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In 1951 there was Go For Broke! which was about the 442nd Regimental Combat Team during WWII. The 442nd was comprised of all Nisei (2nd generation Japanese/American) soldiers except for the officers.

Trivia: Risking it all. Originating as a gambling term when shooting craps in the Hawaiian immigrant camps. You would "Go For Broke!" (in Hawaiian pidgin English, "Go fo brok" (Win or lose it all) on a single throw of the dice.

Last edited by lingyi; 01-04-2019 at 05:11 PM.
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Old 01-04-2019, 05:35 PM
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Originally Posted by Banksiaman View Post
Sucking the fun out of this topic, I could suggest that any Hollywood or Broadway work that showed 'typical' American life as being entirely comprised of whites, without showing the relevant presence of African-American, Hispanic or other people who made up the the 'help', and working class that kept the whole thing moving is quite an ahistorical representation of diversity.
Perhaps, but many parts of the US were de facto segregated in the past even if not officially so. For example, the working-class Irish-Italian neighborhood in the Bronx I grew up in during the 1950s was effectively a no-go zone for blacks or Hispanics. I saw almost none in the area until the 1970s. (Now however the area is mostly Hispanic and black plus a smattering of about every other ethnic group imaginable.) Depicting life in that particular neighborhood at that time as being exclusively white would be historically correct. Of course once you got on the subway to go somewhere else things were different.

Last edited by Colibri; 01-04-2019 at 05:36 PM.
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Old 01-04-2019, 05:40 PM
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I don't think it sucks the fun out of it. Now you've got me thinking of older shows I'm familiar enough with to remember "the help". Whether in the background or in bit parts.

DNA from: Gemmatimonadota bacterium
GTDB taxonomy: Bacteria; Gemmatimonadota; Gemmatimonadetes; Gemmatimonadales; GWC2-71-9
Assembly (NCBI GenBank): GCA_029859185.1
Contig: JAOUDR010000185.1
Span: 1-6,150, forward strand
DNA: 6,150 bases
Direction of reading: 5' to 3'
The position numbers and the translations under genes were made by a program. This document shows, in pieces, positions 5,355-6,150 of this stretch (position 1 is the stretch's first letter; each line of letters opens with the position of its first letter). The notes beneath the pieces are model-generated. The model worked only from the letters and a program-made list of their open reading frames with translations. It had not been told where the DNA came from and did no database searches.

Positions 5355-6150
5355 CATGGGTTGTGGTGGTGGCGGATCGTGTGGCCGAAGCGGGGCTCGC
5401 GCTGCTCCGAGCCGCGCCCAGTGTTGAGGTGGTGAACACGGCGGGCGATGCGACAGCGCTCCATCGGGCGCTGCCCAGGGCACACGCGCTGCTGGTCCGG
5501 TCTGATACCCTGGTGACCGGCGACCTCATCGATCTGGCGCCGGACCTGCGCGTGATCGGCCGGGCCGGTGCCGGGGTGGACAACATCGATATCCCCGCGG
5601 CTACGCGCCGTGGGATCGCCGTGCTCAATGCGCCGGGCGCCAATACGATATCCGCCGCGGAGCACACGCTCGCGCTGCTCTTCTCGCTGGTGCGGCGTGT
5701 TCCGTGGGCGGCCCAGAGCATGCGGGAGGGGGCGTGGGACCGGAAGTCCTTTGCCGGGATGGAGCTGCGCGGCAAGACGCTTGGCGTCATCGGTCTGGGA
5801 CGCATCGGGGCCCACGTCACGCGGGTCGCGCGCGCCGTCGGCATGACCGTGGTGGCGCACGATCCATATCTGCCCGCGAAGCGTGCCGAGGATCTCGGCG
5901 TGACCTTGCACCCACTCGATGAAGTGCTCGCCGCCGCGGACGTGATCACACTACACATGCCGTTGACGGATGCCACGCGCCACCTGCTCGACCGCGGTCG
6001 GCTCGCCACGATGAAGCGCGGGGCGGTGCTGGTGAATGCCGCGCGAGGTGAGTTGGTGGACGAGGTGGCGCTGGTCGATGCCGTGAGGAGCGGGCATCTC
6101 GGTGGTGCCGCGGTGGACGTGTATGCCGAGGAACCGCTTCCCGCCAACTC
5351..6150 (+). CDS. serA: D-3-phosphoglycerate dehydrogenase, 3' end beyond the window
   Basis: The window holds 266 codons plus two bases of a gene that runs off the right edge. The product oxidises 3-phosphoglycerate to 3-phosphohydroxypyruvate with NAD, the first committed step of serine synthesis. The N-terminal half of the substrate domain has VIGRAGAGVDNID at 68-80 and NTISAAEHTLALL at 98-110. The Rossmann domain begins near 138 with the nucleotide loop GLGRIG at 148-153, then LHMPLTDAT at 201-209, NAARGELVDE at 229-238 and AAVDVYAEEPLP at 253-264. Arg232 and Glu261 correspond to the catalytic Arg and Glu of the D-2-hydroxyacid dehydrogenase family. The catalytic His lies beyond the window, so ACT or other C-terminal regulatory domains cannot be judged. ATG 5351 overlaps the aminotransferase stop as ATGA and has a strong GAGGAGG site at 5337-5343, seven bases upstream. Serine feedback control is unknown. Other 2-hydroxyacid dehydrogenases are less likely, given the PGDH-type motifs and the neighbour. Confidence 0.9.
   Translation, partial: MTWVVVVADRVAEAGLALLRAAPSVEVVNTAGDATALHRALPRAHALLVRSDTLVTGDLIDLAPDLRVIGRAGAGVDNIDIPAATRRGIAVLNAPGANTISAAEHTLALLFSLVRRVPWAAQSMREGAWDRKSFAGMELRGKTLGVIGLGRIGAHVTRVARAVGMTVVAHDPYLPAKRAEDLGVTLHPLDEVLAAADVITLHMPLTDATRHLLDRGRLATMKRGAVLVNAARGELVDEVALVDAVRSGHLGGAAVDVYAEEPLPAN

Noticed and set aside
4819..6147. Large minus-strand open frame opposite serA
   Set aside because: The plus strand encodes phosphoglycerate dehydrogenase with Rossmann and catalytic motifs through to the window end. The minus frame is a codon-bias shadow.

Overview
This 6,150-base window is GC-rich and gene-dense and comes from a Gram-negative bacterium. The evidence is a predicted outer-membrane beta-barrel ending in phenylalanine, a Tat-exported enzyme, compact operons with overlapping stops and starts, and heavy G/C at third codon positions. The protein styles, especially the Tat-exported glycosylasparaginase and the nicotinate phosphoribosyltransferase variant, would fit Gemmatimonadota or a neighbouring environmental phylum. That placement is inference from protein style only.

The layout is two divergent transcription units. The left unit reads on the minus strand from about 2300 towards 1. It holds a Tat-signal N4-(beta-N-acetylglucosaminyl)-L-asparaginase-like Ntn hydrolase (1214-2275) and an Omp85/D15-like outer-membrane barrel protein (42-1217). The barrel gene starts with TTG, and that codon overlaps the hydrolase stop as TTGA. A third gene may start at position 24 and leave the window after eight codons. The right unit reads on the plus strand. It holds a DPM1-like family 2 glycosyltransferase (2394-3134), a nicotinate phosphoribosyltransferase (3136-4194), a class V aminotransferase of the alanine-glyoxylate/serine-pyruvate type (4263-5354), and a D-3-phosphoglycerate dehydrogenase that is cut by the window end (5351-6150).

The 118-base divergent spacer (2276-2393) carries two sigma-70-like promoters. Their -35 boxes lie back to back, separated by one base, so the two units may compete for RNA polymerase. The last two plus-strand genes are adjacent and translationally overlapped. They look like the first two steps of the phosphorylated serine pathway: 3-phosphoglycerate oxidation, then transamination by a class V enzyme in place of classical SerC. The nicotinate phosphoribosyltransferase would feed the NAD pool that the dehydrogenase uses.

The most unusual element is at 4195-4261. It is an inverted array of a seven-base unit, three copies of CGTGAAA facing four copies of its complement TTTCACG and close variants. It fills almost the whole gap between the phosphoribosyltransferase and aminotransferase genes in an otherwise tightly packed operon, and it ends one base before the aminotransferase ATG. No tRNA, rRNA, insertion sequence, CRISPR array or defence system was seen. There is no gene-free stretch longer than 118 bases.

Some shows like Beulah featured "the help" as the main stars. On The Real McCoys, hired hand Pepino Garcia was a significant character. The Jack Benny Show had Rochester. The sassy black maid/cook/nanny was a standard part of many shows.

Last edited by Colibri; 01-04-2019 at 05:44 PM.
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Old 01-04-2019, 05:42 PM
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Ah...re-reading the OP, I see it's ahistorical, not factual history being looked for. Then wouldn't works like Robin Hood qualify as there's no proven historical proof is his existence. Same with King Arthur. Or am I still missing the point?
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Old 01-04-2019, 05:45 PM
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Yeah Native Americans weren't segregated, in fact only African-Americans and Japanese-Americans were segregated, even Chinese-Anericans fought in "White" units.
So did Hispanics.
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Old 01-04-2019, 06:51 PM
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What exactly do you mean by ahistorical? Would the Illiad count with the Amazons and Memnon and the Aethiopians?
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Old 01-04-2019, 06:55 PM
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Sir Palomedes the Saracen, knight of the Round Table, friend to King Pellinore, rival to Sir Tristan.